In June 2014, the members of Larry and His Flask were sleeping in a South Carolina motel when someone stole their tour van and trailer, packed with instruments, gear, merch, and personal belongings (including “the best sleeping bag I ever had,” Carew says). Police found the van the next day, and some of the gear later on, but the theft was a major blow to both the band’s morale and its bottom line. By October, the Flask was struggling through a Canadian tour, thanks to lightly attended shows, long stretches in the van, and growing homesickness. The nadir came at a hotel somewhere near . . . well, nobody really remembers where.

“There was definitely a night when it all kind of exploded, fueled by our situation and also by alcohol. Everybody was screaming at everybody, and it was not fun,” Cook says. “At that point, we realized we had to take some time away from each other.”

The key words there are “not fun,” says Jamin Marshall. “I vowed to myself that if it ever became too much like a job or it wasn’t fun that I would take a break from it. That’s what happened. It became very exhausting and not a healthy way to live.”

The band did something it is loath to do: cancel the final two shows of the tour. Then they headed back to Central Oregon together.

“It was a somber drive home,” Cook says.

Life Outside the Flask

The guys can laugh about it now, but only because things have changed significantly since then.

Shortly after getting home, Bulkley moved to Kansas. (He has since left Larry and His Flask.) Jamin Marshall moved to the Virgin Islands and got a job as a snorkeling guide. Jeshua Marshall dedicated himself to political activism and traveled the world. Cook became a father. And Carew formed a side project, Woebegone, with Cook, Skatvold, and an old friend, Dayne Wood. The planned time off in 2015 stretched into a second year as the band stayed close to home and focused on family, friends, and life outside the Flask.

“That time off was the best thing we’ve ever done, in my opinion,” Carew says.

The break’s benefits were manifold. It helped the band members’ mental states and family situations, but also gave them perspective on the fan base they’d built and the potential for Larry and His Flask as a business. Jamin Marshall stopped drinking, and now he manages the band’s day-to-day operations from his new home in Denver. Also, staying off the road built up an appetite for new shows in towns they’d oversaturated before.

“It helped us understand what we want this band to be now,” Jeshua Marshall says. “Now we have lives at home, so we can figure out how to make the band life more in balance with the home life. Obviously, at the end of the day, the music and the art is always going to be the most important thing, and that got a little bit compromised by the amount of partying and touring.”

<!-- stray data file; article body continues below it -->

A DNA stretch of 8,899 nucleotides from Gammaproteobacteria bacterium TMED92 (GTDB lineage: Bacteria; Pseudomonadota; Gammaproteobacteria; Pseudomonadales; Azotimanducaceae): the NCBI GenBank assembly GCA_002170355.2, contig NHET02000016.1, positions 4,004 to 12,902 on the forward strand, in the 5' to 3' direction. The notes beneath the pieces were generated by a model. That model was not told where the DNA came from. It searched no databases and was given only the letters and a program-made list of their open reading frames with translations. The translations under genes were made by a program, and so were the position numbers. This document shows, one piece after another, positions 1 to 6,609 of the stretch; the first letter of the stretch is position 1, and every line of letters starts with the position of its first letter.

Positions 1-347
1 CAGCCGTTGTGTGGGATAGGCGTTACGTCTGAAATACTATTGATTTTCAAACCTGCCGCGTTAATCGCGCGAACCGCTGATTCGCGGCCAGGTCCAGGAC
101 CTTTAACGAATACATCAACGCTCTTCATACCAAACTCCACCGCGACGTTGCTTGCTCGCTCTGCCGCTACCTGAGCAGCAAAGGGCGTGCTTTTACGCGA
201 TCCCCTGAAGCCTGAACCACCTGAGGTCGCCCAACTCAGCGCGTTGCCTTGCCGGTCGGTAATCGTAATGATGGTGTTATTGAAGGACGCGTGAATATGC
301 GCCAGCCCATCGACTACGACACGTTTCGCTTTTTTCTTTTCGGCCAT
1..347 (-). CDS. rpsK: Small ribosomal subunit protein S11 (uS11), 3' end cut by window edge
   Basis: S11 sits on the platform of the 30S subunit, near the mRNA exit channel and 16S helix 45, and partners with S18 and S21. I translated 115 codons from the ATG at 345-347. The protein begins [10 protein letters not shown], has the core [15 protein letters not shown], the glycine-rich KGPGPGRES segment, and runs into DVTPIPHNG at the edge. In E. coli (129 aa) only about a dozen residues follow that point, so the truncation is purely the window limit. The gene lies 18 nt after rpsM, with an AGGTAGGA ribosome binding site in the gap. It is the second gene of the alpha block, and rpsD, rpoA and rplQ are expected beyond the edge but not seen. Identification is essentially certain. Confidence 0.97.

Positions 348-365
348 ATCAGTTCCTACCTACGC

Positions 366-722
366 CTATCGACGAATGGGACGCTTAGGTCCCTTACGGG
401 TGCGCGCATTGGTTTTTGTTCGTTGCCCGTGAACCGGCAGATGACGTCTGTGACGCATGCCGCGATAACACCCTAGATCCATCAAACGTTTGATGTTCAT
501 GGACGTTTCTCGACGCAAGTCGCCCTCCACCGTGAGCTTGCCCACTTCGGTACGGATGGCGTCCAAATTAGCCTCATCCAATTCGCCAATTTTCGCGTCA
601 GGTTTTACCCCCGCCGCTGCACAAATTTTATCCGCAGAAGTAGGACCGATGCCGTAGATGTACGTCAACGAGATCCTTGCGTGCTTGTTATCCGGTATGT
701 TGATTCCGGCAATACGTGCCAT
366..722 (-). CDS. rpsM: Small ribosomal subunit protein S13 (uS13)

There was a time, Cook says, when he felt like he could never write another song for Larry and His Flask. But in the spring of 2016, the band received an offer to perform on Flogging Molly’s annual musical cruise, which sounded like a nice, relaxing way to ease back into band activities. They booked a two-week tour over to Florida, and Skatvold rejoined the group.

That tour was an unqualified success, not only because the shows were well attended but because it jump-started Larry and His Flask as a creative outlet, too.

“I got home and new songs for this band just started coming out of nowhere,” Cook says. “In addition to remembering those things I like to do outside the band, the break also reminded me how much this band is a part of me and my life.”

Bigger and Brighter

If you scroll down a bit on Larry and His Flask’s Facebook page, you’ll find a long video of Cook, Carew, and Dayne Wood—the drummer in Woebegone—working on new Flask songs in Wood’s recording studio, the Firing Room. Located southeast of Bend, the space has become Flask HQ over the past few months as the band records its first full-length album since 2013’s By the Lamplight.

The new songs are “bigger” and “brighter” than previous material, say Cook and Carew respectively. In the past, the band would record wherever it could, whenever its schedule allowed. Thanks to the Firing Room’s proximity to Bend, the guys are using the studio as a music-making tool for the first time, adding lots of horns and harmonies and string sections to their songs.

Larry and His Flask is talking to labels about releasing the new album, but they also have a crowdfunding campaign going on, where fans can preorder the album and help support the effort. There’s a new booking agent on board who is negotiating better booking fees that are more in line with what an act at the Flask’s level should be getting. And Jamin Marshall is working hard on social media to reconnect with the band’s fan base, which only grew during the time off.

Now all in their early 30s, and with their high-octane days in the rearview mirror, the five members of Larry and His Flask are reflective about their experiences together. They are cognizant of the fact that the reasons they burned out four years ago are the same reasons they have that sizable fan base today. And they are determined to take a more measured and strategic approach to their band this time around.

“We definitely want to make good music and stay true to what we do, but also, career-wise, if I’m not going to try [to make this work], then what am I doing here?” Cook says. “So we want to come at it from a smart angle and do it right this time, and that means that if we’re going to put out what we feel is our best record we’ve ever put out, then we’ve got to take some time with it.”

That kind of patience runs contrary to the band’s past. But somehow, some way, Larry and His Flask is now 15 years into its existence. They made mistakes along the way, but they’ve also learned from them.

“How are you ever going to know your limits unless you push it all the way?” Jamin Marshall says. “And now we know and we’re never going to go that far again.”

Larry and His Flask’s new album

This Remedy is forthcoming.

Tour launches Thursday, May 24 at the Volcanic Theater Pub in Bend with dates in Nevada, California, Arizona, Colorado, and Hawaii through June.

European tour in August.